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    Against metaphor: Samuel Beckett and the influence of science

    Duffy, Nikolai (2013) Against metaphor: Samuel Beckett and the influence of science. Diacritics, 41 (4). pp. 36-58. ISSN 1080-6539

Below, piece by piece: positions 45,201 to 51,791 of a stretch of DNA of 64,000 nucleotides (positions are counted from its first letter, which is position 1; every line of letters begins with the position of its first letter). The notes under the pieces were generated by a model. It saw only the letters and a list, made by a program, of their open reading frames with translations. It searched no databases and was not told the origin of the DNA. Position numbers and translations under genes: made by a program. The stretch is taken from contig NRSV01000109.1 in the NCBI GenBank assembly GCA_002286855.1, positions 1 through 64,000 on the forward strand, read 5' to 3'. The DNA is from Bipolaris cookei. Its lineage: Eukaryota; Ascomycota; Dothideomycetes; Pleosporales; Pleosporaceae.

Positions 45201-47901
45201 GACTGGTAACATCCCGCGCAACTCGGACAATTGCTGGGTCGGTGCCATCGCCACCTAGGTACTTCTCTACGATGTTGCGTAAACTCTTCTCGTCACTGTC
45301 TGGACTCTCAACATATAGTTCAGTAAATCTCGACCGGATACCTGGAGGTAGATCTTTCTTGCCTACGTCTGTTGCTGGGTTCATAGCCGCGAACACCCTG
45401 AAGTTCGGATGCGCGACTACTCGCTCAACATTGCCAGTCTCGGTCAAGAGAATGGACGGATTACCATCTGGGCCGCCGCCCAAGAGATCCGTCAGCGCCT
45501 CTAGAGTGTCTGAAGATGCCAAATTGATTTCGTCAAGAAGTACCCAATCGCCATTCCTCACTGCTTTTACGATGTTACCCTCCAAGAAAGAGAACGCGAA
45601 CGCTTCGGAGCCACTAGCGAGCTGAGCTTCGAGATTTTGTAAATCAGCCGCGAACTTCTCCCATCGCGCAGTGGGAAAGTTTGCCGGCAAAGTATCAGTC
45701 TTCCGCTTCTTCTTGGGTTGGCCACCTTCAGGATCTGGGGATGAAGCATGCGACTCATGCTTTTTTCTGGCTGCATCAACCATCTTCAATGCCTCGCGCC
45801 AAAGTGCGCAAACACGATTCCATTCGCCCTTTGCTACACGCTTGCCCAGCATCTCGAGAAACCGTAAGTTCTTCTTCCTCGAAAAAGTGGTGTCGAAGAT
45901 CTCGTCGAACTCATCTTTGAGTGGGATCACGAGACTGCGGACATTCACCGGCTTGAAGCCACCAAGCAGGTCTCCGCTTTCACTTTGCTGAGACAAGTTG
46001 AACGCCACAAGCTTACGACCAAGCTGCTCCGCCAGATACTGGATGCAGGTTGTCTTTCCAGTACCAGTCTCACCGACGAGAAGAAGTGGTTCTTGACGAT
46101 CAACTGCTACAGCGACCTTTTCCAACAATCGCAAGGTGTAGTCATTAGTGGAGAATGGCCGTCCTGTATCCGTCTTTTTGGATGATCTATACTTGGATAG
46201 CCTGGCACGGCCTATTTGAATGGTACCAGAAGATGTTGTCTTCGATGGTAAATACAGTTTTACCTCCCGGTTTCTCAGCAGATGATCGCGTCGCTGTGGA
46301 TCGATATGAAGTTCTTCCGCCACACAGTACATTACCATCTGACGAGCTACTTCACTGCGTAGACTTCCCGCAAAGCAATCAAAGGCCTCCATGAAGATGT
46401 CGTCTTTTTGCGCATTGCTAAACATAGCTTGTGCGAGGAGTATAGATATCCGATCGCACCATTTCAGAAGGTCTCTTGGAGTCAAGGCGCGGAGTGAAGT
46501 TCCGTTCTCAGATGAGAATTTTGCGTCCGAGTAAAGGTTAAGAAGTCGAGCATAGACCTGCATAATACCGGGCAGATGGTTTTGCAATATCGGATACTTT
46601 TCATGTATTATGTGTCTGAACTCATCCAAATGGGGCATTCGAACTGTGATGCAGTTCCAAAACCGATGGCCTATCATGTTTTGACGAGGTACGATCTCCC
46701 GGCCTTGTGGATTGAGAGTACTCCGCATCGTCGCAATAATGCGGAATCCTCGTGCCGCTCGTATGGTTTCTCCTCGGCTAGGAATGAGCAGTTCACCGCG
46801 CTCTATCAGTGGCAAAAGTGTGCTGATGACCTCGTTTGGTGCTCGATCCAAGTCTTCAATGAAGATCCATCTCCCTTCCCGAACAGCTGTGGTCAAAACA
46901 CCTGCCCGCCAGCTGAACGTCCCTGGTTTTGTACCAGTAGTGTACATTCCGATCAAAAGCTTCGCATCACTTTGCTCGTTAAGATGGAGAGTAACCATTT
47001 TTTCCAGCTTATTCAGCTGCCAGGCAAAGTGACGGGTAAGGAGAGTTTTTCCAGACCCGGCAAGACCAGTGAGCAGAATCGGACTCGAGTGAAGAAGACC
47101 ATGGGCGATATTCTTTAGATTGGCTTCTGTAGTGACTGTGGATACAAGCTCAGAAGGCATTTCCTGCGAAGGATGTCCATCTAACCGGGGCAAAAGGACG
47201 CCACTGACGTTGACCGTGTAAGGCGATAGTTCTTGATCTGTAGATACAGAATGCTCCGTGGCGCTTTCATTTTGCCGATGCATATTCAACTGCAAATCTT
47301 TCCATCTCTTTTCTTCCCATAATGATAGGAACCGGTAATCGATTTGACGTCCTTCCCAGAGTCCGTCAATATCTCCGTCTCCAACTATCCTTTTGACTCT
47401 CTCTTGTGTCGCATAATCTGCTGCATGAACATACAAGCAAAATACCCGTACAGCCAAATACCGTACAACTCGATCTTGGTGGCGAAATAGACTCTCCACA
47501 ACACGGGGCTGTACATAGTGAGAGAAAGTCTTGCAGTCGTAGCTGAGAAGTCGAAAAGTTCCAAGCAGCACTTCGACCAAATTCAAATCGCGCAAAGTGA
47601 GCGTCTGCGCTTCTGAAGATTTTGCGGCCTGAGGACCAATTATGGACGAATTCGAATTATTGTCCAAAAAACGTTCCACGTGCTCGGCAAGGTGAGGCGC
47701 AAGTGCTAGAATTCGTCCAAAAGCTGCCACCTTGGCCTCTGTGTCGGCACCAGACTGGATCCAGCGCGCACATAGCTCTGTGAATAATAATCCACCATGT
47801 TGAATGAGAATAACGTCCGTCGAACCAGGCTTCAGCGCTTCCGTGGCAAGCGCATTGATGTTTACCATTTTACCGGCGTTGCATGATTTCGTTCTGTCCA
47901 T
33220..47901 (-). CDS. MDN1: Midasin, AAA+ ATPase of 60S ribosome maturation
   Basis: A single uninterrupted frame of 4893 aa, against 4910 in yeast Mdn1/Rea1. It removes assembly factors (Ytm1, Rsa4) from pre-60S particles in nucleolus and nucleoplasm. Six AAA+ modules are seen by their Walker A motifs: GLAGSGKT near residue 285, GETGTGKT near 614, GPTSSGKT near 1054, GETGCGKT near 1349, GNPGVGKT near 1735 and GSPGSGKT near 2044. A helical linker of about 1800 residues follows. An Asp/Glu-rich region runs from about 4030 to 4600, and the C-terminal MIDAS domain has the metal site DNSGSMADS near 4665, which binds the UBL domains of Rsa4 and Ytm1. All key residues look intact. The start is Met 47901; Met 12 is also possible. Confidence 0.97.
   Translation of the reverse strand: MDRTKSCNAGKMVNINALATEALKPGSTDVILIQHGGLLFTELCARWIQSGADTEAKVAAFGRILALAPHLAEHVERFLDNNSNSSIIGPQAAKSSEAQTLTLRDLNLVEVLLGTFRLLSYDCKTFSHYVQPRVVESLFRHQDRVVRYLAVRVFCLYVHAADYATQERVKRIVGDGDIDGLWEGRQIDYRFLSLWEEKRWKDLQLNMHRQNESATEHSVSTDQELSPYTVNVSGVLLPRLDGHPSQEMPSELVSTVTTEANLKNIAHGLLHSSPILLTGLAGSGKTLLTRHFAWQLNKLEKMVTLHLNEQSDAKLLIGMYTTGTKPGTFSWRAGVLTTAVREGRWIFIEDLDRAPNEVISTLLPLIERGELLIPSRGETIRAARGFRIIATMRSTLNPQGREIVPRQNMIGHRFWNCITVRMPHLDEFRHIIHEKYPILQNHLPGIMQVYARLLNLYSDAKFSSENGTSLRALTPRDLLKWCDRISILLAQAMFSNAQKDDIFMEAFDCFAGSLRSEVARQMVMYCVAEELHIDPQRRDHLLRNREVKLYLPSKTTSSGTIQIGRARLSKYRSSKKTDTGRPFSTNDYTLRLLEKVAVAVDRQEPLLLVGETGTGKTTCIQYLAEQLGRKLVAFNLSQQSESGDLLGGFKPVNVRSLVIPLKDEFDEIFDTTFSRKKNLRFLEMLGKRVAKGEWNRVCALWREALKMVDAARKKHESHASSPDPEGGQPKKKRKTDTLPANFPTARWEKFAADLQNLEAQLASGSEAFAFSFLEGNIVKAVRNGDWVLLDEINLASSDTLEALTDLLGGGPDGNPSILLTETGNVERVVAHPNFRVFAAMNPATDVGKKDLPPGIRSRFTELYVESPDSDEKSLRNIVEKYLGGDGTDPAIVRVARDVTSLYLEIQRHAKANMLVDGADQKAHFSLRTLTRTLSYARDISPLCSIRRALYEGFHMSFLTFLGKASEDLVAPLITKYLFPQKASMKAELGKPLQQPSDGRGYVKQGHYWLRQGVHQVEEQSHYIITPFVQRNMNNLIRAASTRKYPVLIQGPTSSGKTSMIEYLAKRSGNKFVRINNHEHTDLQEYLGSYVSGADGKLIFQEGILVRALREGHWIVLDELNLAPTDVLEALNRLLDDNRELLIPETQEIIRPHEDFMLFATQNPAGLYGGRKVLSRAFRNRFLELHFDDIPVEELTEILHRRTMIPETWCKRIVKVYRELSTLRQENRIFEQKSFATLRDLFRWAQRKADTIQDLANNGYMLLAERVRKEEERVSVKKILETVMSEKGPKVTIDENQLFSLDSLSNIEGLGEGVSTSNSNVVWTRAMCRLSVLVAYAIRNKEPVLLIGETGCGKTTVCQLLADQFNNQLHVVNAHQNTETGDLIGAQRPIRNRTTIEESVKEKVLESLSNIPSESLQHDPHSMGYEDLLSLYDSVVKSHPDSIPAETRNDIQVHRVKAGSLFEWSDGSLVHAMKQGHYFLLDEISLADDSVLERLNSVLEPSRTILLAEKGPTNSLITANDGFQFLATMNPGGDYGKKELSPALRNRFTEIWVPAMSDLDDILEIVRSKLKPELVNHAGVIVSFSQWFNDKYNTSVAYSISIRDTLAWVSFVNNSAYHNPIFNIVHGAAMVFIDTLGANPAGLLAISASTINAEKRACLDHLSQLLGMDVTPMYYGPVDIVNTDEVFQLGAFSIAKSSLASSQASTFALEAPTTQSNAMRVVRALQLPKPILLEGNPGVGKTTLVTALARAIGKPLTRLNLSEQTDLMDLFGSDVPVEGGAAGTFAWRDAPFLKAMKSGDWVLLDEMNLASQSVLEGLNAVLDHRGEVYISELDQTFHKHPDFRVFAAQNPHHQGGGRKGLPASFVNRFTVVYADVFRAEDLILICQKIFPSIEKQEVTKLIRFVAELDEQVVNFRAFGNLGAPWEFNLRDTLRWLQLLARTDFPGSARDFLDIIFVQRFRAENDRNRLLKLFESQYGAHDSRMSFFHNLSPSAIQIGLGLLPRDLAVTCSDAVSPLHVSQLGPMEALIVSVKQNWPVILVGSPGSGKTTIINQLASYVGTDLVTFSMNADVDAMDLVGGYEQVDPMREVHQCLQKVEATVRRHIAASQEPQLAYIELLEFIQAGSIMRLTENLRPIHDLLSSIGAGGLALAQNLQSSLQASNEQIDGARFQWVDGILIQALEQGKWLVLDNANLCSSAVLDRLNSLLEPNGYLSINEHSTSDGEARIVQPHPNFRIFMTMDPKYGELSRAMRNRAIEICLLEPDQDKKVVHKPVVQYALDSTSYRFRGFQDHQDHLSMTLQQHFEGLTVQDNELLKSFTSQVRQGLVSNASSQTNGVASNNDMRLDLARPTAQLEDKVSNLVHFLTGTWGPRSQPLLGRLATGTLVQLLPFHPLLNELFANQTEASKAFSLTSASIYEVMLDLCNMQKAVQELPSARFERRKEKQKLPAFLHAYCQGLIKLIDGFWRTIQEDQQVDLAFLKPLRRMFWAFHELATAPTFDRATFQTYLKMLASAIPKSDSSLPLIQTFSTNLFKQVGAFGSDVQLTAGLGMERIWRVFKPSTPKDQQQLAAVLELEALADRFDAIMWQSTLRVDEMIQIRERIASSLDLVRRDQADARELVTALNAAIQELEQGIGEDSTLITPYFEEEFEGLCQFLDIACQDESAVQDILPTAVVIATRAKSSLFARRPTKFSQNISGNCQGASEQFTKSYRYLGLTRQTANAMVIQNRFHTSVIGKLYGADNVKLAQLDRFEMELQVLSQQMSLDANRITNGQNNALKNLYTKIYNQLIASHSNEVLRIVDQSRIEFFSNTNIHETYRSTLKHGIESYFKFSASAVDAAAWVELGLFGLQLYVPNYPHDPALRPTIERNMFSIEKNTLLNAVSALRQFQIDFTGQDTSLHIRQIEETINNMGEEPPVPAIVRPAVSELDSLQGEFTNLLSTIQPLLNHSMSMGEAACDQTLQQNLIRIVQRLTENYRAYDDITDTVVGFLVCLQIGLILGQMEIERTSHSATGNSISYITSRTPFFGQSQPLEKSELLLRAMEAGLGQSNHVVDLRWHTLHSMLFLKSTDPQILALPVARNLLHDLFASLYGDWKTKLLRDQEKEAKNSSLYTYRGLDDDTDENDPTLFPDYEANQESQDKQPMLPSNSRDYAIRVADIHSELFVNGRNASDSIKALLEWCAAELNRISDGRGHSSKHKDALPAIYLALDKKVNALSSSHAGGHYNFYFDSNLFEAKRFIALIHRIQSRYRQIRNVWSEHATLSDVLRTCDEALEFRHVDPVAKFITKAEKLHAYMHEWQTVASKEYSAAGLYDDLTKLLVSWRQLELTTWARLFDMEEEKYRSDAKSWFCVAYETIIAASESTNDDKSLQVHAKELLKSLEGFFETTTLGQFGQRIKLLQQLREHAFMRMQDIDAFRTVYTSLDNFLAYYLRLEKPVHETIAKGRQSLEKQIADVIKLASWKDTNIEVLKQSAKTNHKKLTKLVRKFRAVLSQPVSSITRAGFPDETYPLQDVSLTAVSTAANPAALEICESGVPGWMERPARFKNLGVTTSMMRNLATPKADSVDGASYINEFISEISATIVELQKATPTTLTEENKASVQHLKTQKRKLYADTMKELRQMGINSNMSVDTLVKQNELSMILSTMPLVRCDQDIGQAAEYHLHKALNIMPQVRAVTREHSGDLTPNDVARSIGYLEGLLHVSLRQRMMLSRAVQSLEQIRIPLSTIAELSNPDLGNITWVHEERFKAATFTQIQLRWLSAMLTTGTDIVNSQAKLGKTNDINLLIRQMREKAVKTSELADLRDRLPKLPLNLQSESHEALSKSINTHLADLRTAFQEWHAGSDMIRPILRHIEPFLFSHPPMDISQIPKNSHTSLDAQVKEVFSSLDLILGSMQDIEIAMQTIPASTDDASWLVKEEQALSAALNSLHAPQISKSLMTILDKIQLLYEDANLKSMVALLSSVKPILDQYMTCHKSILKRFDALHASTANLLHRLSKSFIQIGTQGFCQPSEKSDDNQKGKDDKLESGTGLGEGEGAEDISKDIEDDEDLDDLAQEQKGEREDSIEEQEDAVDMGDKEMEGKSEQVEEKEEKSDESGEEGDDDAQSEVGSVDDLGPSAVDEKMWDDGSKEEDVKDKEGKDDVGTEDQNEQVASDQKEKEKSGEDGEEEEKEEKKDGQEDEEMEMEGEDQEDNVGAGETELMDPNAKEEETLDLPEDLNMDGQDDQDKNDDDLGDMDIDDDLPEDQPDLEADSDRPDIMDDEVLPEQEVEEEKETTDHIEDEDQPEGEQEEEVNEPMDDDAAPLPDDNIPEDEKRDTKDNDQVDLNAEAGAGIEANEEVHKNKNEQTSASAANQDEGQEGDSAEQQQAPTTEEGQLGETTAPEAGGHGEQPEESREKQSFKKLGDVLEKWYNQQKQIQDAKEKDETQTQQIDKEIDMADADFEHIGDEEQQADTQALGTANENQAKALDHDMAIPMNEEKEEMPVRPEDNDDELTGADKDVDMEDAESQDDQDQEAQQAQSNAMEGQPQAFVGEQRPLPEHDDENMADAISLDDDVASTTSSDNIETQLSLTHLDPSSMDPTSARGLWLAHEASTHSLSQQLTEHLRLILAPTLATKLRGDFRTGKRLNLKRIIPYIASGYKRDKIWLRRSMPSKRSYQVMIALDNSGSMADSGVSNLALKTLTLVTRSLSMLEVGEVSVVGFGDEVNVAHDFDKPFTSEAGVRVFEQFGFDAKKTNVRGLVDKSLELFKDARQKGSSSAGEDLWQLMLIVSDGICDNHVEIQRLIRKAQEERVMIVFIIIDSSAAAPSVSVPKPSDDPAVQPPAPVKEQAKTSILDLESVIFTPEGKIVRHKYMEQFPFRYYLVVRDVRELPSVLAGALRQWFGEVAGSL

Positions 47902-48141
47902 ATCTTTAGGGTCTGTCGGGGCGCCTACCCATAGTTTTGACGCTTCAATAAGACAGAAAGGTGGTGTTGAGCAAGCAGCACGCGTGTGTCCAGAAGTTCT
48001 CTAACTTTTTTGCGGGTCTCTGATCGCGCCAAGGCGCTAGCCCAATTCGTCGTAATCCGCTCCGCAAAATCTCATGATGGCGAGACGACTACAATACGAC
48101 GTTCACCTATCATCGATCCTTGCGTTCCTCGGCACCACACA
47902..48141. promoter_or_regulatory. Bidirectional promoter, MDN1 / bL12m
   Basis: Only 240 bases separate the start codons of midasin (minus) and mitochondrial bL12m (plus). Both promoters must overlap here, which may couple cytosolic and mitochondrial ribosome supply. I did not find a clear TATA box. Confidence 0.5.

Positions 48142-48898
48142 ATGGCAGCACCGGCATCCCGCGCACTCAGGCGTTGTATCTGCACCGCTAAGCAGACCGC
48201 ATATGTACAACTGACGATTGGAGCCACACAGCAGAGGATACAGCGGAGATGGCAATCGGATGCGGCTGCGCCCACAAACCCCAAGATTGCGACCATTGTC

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    In conversation with Georges Duthuit, Samuel Beckett famously remarked, “there is nothing to express, nothing with which to express, nothing from which to express, no power to express, no desire to express, together with the obligation to express.”1 Over the years, this statement has been read in numerous ways, and it is arguable that it has frequently been overread as an aesthetic manifesto that casts interpretative light on Beckett’s project as a whole. Irrespective of the complexities or problems that underpin such an overdetermined reading, however, what is particularly interesting about this statement for my purposes here is simply that for Beckett, language in its common form— language as we know it and use it on a daily basis—is not fit for purpose. In the famous “German letter of 1937,” Beckett writes that language is increasingly “a veil which one has to tear apart in order to get to those things (or the nothingness) lying behind.” And as Beckett continues in the same letter, his task is to experiment with “grammar and style” in order that he might “drill one hole after another into [language] until that which lurks behind, be it something or nothing, starts seeping through—I cannot,” Beckett adds, “imagine a higher goal for today’s writer.”2

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